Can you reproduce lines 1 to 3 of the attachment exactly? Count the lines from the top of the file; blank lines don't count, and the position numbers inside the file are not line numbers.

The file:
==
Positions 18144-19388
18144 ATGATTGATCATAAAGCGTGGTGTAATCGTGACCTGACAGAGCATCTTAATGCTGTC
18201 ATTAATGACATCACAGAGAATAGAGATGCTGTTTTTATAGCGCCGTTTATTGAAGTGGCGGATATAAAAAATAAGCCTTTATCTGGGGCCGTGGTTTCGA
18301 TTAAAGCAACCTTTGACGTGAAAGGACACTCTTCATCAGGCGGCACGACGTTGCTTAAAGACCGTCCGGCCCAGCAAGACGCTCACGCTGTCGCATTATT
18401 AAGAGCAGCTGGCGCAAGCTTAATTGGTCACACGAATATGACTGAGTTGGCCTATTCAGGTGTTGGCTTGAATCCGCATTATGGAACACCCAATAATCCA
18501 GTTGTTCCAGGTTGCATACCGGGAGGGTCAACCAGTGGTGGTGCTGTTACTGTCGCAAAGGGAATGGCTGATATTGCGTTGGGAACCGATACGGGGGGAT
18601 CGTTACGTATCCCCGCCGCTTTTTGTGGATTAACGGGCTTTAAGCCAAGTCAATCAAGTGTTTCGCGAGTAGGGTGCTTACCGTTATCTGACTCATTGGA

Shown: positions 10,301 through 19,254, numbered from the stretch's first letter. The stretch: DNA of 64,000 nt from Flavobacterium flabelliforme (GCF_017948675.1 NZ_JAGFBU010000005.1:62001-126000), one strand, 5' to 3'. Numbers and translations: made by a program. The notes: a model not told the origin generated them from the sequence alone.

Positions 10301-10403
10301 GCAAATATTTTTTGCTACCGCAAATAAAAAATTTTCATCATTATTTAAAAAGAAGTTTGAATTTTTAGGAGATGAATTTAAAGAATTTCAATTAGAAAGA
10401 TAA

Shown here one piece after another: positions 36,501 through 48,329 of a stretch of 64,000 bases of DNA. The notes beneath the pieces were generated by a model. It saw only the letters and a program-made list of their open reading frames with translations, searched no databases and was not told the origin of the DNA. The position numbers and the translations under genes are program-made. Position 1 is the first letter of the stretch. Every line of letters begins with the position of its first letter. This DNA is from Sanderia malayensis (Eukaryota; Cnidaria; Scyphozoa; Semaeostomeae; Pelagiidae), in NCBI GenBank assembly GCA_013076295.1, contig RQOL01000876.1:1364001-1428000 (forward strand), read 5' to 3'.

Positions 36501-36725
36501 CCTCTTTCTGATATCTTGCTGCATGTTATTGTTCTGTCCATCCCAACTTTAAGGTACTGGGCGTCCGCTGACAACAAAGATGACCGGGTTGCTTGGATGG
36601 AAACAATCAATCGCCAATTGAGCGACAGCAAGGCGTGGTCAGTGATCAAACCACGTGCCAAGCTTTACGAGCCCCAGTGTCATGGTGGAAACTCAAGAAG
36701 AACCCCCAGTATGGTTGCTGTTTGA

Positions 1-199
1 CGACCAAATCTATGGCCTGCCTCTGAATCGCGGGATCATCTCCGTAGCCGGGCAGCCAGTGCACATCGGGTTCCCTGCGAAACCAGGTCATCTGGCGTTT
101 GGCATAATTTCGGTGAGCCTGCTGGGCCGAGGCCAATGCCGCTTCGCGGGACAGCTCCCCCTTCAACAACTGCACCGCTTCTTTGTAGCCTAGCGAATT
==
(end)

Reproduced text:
Positions 18144-19388
18144 ATGATTGATCATAAAGCGTGGTGTAATCGTGACCTGACAGAGCATCTTAATGCTGTC
18201 ATTAATGACATCACAGAGAATAGAGATGCTGTTTTTATAGCGCCGTTTATTGAAGTGGCGGATATAAAAAATAAGCCTTTATCTGGGGCCGTGGTTTCGA